Malaysia: 1MDB still looms large
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Malaysia: 1MDB still looms large

Bankers and investors in Kuala Lumpur continue to live in the shadow of the scandal.

Disgraced former prime minister Najib Razak was found guilty in July of corruption for his role in the decade-long 1MDB drama

In these deal-starved coronavirus times, in a Malaysia still haunted by the 1MDB scandal, bankers and business people in Kuala Lumpur have resorted to gallows humour.

One tall story doing the rounds describes a Swiss government official arriving at Kuala Lumpur International Airport and, presenting himself at immigration, claiming to be the minister of ports and shipping for the landlocked European country. An immigration official protests “you can’t be that minister, there’s no sea in Switzerland”. The Swiss official responds: “But Malaysia has a minister for law and justice.”

Another variation holds that the Swiss official says he’s carrying a briefcase containing millions of dollars, ensuring he is waved through regardless. These jokes point to a sense of resignation over the level of corruption in Malaysia, a country that is still recovering from the 1MDB scandal.

In such a climate, it was something of a surprise in Malaysia when in July, the disgraced former prime minister, Najib Razak, was found guilty of corruption for his role in the decade-long 1MDB drama.

Najib was sentenced to 12 years in jail but, pending appeals, he has been allowed to remain a member of parliament. He wields a crucial vote for prime minister Muhyiddin Yassin, whose ruling coalition includes Najib’s former long-ruling fiefdom, the United Malays National Organisation (UMNO). Yassin’s wobbly majority is thought to be just two seats at best after he bounced the even wobblier alliance between Mahathir Mohamad and Anwar Ibrahim last February.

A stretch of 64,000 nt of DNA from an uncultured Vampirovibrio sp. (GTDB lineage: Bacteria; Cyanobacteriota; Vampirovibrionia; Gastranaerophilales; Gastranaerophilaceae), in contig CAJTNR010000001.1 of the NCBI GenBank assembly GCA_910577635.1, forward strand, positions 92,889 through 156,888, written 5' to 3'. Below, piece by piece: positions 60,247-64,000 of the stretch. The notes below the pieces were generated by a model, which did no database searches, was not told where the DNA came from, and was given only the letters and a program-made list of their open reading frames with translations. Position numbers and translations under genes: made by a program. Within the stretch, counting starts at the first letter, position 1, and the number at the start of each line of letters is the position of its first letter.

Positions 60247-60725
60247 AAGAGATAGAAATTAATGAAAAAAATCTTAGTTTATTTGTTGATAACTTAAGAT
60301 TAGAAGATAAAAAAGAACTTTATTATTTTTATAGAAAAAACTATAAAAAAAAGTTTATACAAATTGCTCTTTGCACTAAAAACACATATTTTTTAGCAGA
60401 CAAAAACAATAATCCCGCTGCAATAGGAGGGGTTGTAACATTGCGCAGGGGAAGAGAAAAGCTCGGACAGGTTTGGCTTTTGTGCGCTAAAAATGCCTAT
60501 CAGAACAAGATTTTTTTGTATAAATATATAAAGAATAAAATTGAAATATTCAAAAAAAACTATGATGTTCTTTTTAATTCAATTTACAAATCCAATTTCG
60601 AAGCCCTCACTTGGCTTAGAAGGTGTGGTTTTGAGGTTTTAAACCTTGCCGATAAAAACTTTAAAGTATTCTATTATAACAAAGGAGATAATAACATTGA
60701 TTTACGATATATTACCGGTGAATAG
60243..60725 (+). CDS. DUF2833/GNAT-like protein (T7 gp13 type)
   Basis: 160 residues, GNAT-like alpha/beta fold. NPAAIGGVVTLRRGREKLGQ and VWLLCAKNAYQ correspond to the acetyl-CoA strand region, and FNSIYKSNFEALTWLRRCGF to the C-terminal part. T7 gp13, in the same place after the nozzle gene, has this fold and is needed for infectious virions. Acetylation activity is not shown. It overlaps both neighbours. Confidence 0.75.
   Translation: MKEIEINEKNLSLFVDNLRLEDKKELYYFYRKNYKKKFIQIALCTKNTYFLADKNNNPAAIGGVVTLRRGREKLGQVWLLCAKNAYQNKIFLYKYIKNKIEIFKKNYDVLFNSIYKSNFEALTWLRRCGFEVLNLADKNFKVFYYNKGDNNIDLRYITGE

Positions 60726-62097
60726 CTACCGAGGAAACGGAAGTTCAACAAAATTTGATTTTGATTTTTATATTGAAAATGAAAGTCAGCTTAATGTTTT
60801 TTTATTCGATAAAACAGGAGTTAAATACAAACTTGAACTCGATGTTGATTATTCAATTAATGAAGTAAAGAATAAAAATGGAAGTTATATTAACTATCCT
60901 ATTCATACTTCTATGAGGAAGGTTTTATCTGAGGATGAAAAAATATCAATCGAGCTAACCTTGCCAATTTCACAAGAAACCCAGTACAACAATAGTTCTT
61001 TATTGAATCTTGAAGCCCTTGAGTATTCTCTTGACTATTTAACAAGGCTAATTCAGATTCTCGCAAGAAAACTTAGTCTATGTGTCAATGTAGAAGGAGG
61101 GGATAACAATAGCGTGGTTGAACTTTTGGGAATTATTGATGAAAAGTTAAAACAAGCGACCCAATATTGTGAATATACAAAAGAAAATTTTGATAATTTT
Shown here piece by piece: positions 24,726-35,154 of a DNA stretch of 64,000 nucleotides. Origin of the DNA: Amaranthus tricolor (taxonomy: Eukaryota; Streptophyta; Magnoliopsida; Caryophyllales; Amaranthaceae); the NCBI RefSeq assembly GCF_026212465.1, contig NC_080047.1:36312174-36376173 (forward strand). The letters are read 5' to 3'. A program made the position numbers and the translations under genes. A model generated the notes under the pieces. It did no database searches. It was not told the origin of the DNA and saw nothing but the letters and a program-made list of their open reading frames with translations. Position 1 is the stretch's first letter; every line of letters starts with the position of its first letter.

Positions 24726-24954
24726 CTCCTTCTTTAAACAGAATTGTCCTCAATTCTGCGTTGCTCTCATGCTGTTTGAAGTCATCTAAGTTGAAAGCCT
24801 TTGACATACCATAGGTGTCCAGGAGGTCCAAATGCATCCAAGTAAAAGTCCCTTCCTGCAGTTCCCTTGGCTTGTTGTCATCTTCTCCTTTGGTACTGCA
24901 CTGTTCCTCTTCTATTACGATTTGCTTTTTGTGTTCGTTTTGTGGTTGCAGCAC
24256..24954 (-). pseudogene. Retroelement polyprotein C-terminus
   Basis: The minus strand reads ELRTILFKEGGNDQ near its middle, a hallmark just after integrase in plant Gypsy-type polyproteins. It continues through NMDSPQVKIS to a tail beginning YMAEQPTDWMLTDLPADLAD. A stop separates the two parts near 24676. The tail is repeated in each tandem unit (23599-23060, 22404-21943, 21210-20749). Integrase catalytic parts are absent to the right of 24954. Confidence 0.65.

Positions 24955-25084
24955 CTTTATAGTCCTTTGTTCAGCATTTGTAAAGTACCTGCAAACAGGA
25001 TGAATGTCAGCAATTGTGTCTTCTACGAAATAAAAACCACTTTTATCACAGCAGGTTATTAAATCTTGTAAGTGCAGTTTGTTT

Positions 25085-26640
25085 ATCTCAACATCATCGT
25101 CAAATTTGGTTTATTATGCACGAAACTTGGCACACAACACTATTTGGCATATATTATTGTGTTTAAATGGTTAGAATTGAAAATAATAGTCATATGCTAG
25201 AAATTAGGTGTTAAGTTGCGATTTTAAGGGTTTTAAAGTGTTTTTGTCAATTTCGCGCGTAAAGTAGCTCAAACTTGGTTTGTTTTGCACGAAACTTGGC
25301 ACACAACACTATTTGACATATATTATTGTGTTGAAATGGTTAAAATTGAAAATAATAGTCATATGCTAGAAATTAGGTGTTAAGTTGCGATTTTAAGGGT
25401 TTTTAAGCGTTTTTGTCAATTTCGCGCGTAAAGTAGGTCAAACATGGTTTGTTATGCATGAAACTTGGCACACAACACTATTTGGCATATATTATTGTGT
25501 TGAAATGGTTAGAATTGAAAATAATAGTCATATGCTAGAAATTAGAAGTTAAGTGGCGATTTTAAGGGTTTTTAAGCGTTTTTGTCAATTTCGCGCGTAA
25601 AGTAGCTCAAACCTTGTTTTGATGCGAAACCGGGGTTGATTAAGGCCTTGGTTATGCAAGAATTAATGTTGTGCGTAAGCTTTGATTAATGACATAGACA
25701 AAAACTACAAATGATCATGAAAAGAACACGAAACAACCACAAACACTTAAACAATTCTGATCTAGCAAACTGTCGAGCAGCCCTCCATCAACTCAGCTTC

So much for Anwar’s appeal, when Asiamoney spoke to him last November, for Malaysia to develop a new, post-1MDB narrative to rescue its economy and its reputation in the banking market. Now, with Anwar and Mahathir out in the cold, there’s zero chance of that happening any time soon, not least from the frozen-out Anwar himself.

Collateral damage

It has been pretty chilly in KL banking circles too, as deal flow dries up and bankers consider what the implications are for their businesses of Goldman Sachs’ $3.9 billion settlement with the state over its 1MBD shenanigans. There has been 1MDB collateral damage for many large banks operating in the country.

The continued pain of 1MDB, and the impact of Covid-19, has added to general wariness of Malaysia and kept deal volumes weak. So far in 2020, 11 IPOs have been sold on the domestic stock exchange, but all of them were tiny and worth just $72 million between them, according to Dealogic data. There were 20 deals worth $391 million during the same period last year, including the $265 million listing of poultry producer Leong Hup International.

The continued pain of 1MDB, and the impact of Covid-19, has added to general wariness of Malaysia

1MDB is proving a particular nightmare for AmBank, the Malaysian bank at the centre of the illicit 1MDB transfer to Najib. Not only has it endured a torrent of embarrassing revelations, aired in Najib’s High Court trial, about how it handled Najib and his Malaysian associate Low Taek Jho (commonly known as Jho Low, the alleged mastermind of the 1MDB heist), but AmBank is now facing a civil lawsuit from its one-time star client, Najib himself.

Najib claims AmBank had unlawfully disclosed information about his accounts at the bank – aired at his trial – to Low, who is now a fugitive sought by a brace of international legal authorities. Najib claims the information disclosed included account balances, details of cheques, credit and debit remittance transactions and bank account statements. AmBank has unsuccessfully sought to strike out the Najib case.

As the 1MDB spectre hangs over AmBank, its share price refuses to recover, trading near 10-year lows. Net profit at the bank dropped 10.9% for the year ending March 31. AmBank CEO Sulaiman Mohd Tahir joined AmBank in 2015, just months after he was appointed CEO at the more muscular CIMB, while Najib was still prime minister. Tahir has repeatedly declined to be interviewed by Asiamoney, but his competitors haven’t and they say – with some sympathy – that it was a career choice he may now be regretting. Whether or not that is the case, it is clear that Tahir’s AmBank, and Malaysia itself, are still a long way from recovering from the impact of 1MDB.

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